(Jose Luis Magana / Associated Press)

But if, as some have suggested, Depp is not so much out to clear his name as to prove to Hollywood that he still has one, he’s already won.

The constant coverage of the trial, the presence of fans swearing undying allegiance to Depp, the increasingly deep reads of what the trial and its outcome could mean for #MeToo, domestic violence survivors, the women’s movement, the men’s movement, the upcoming midterm election, could never be generated by a trial involving a truly washed-up actor. No one would care.

And why do we care? Because we have a vested interest in seeing Capt. Jack Sparrow one more time? Some people are undoubtedly tired of powerful men getting away with terrible things and turning the blame on their victims. Others have made it clear they are sick of what they perceive as women demanding equality and then playing the victim card when things don’t go their way.

WITHOUT Johnny Depp, one can safely say, there would be no Capt.

May 20, 2007

For many it is probably just satisfying to see, once again, that all the wealth and fame in the world do not guarantee happiness and that maybe a life without red carpets is worth living after all.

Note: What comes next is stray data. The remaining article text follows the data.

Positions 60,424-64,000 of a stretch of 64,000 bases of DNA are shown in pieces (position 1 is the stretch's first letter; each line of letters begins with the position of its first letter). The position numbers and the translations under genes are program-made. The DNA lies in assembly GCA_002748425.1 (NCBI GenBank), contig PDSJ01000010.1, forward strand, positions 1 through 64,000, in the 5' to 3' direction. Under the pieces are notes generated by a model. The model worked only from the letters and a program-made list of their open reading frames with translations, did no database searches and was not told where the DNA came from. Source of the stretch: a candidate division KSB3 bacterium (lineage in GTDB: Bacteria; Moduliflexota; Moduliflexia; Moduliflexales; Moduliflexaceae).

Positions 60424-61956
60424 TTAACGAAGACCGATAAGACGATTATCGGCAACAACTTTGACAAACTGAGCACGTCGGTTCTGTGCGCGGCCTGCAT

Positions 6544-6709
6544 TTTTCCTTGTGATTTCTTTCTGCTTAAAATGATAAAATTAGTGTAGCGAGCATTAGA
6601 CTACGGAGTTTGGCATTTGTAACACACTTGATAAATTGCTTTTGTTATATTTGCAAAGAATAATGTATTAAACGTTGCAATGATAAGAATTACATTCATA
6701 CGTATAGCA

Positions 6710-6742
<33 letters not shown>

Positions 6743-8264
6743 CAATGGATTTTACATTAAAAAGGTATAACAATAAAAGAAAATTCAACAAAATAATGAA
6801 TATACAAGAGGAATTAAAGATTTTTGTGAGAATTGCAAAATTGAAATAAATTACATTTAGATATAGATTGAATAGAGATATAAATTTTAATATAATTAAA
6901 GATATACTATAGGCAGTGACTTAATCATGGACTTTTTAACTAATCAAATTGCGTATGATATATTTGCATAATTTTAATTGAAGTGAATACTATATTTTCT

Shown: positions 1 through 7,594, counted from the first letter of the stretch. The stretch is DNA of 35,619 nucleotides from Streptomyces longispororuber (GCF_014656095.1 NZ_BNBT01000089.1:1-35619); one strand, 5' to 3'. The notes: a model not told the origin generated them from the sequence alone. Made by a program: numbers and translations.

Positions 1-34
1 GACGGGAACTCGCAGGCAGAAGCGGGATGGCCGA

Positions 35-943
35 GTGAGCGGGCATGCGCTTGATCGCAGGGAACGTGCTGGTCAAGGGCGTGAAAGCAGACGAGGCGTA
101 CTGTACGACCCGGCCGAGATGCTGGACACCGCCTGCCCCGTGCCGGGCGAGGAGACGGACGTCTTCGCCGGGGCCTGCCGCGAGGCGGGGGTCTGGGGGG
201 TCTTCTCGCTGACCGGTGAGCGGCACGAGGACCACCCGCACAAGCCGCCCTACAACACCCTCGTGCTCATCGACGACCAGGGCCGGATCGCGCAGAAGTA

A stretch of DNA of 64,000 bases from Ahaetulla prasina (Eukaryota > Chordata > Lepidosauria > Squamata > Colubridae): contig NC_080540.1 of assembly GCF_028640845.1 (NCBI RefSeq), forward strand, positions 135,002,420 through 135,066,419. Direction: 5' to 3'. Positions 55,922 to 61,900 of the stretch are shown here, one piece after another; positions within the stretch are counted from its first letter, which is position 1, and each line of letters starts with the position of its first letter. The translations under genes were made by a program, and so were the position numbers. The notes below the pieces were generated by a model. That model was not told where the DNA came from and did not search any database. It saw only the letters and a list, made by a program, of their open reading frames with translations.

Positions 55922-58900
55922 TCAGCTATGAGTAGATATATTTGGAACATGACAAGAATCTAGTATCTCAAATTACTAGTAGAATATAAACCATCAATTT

I was struck by the fact that the trial began as Edward Albee’s “Who’s Afraid of Virginia Woolf?” opened at the Geffen. I loved the 1966 film as much as anyone, but as the child of an alcoholic I always found the enduring love of the play unsettling; alcoholism is a disease, not an existential state or a symptom of grief, and brutality in a marriage remains brutality even if wielded by both members.

Watching the Depp/Heard trial unfold, I couldn’t help thinking, “This is what it really looks like, those ‘tumultuous’ marriages in which fury and fear are normalized.”

Like the play, the trial exposes not only the chasm that often exists between perception and reality but also how desperate we are to fill it in. With theories, explanations, justifications and blame.

Not even the most generous reading from either side of this trial leaves us with a winner, much less a hero. So what are we looking for?

Maybe the Depp/Heard trial is “Who’s Afraid of Virginia Woolf?” for meme culture, with its preference for instant regurgitation rather than actual digestion. The fear that this case will keep abuse victims silent is real, even if the circumstances behind it don’t fit any discernible mold.

Perhaps, if we’re lucky, all the attention will illuminate all the despicable acts the term “rocky relationship” can hide and, more important, serve as a warning to anyone whose partner is behaving in an erratic, violent way: The situation isn’t going to get better on its own.


Either way, if you’ve been following this trial, please follow the June House committee hearings. I promise you, it is more important to your own well-being than whether Johnny Depp returns to the A-list.

Like the Challenger disaster, the Oklahoma City bombing and the fall of the Twin Towers, Jan. 6 is a fixed point on this country’s timeline.

Jan. 5, 2022